Movers and Shakers

November Movers and Shakers

Illustrations by Iris Lei

High achievers on our radar this month, from Bay Area heavyweights to the next generation of power players

Kofi Frimpong and William Lee

It’s not every day that you get to snap a selfie with the inimitable Will Smith — or score $10,000 of his money. But that’s exactly what happened to Kofi Frimpong, co-founder of the startup Socionado, when Smith announced an impromptu “elevator pitch” contest at TechCrunch Disrupt 2019 while promoting his latest film, Gemini Man. Frimpong delivered a 40-second presentation on the main stage that was so on-point, so inspired, that Jaden and Willow’s dad couldn’t help but invest. Socionado, which Frimpong co-founded with William Lee, provides a custom branding team to help companies showcase their cultures through social media. Harnessing the power of Instagram is something Smith (handle: @willsmith) can appreciate — follow the superstar at once if you aren’t already. However, it was Frimpong’s skilled delivery and confidence that made him a standout in the startup pack.

Huey Lewis

Huey Lewis has got news: After opening up about his ongoing battle with hearing loss, the Huey Lewis and the News frontman has bounced back with a fresh single, “Her Love Is Killin’ Me.” Recorded at Trout Farm Studios in San Rafael, the track evokes the jazzy nostalgia of the Bay Area band’s reigning decade (the ’80s!) without losing its modernity and cool. And despite his daily struggle with Meniere’s disease — a condition that led to the cancellation of the band’s 2018 tour — Lewis’ voice remains on key and unbelievably catchy, still managing to stick to your subconscious like glue. “We’re very proud of our new songs and wanted to share with our fans, in spite of my limitations,” he told the San Francisco Chronicle. “Her Love Is Killin’ Me” is the first taste of the band’s full-length album to come in 2020 — its first project in over 10 years.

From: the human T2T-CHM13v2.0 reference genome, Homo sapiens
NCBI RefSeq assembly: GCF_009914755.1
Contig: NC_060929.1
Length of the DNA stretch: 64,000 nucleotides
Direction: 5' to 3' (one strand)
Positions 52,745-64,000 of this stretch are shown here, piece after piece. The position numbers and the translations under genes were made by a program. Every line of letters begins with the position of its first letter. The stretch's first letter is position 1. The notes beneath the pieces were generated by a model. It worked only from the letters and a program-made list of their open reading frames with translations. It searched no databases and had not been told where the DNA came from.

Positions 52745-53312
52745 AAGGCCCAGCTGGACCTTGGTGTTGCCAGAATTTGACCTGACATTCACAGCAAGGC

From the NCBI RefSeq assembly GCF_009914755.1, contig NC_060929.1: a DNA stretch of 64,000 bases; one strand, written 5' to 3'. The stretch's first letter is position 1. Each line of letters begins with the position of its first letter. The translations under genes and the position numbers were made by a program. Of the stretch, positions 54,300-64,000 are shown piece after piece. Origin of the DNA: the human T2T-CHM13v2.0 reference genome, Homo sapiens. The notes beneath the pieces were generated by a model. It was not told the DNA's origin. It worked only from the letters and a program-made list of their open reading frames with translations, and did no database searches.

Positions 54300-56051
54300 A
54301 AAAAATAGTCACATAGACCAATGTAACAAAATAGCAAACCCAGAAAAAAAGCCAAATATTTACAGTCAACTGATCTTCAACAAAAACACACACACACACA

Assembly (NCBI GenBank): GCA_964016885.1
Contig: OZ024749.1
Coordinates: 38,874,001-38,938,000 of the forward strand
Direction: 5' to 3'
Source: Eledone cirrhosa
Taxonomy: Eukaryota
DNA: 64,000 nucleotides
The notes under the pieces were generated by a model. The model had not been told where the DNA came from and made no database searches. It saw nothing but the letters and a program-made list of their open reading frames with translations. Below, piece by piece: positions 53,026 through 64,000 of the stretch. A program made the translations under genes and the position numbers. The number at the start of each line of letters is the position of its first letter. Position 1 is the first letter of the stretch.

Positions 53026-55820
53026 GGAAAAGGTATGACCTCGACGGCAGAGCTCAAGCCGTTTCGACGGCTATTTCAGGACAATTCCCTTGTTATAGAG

Jay Xu

Hats off to Asian Art Museum Director and CEO Dr. Jay Xu, who helped raise $100 million in private donations as part of the institution’s For All campaign. With the newly acquired funds, the museum is on track to open its Akiko Yamazaki and Jerry Yang Pavilion and East West Bank Art Terrace by April 2020. The pavilion’s namesake power couple continued the momentum by sponsoring a $1 million challenge grant following the good news. The expansion will be inaugurated with an interactive exhibition from the cutting-edge Tokyo-based arts collective teamLab; the terrace, meanwhile, will feature signature installations throughout. “The ongoing success of this campaign expresses the tremendous generosity of our stakeholders. It represents their deep esteem for the museum as well as their passion for everything we’re doing to enhance the visitor experience.”

Jerry Rice

In signing off on Rice’s new book, America’s Game: The NFL at 100, Detroit Lions Hall of Famer Barry Sanders refers to the famed wide receiver by his nickname, the GOAT. If you’re not fluent in internet, hip-hop or sports terminology, that’s an acronym for “Greatest of AllTime.” He’s not wrong. Rice is Bay Area sports royalty, having won three Super Bowls with the San Francisco 49ers and an AFC Championship with the Oakland Raiders during his 20-year career. Now, he has literally written the book on the league with longtime sports writer Randy O. Williams, and is coming to Kepler’s Books in Menlo Park on November 9 for a signing. In America’s Game, Rice chronicles a century of transformation for the NFL, from its humble beginnings to a multibillion-dollar industry with its share of controversy.

Helena Zaludova

Many know her as one of San Francisco’s most prominent luxury real estate brokers, but as it turns out, Helena Zaludova’s good sense also extends to scents. Her newest venture, a diffuser for the home that she’s named Hyascent, is an incredibly chic, hourglass-shaped contraption that recently went public after years of hard work behind the scenes. So, what inspired Zaludova’s foray into the olfactory business? “Scent is the most powerful connection to your memory and emotional bank,” she says. And when she couldn’t find a diffuser that combined aesthetics and functionality to conjure homey nostalgia at her open houses, she decided to create it herself. Hyascent is available in nine fragrances designed to reflect different personality types. (Are you California Chill or Cheeky Rose? Zaludova says she’s a combination of them all.) Find the diffusers at Anthem Home on Sacramento Street and

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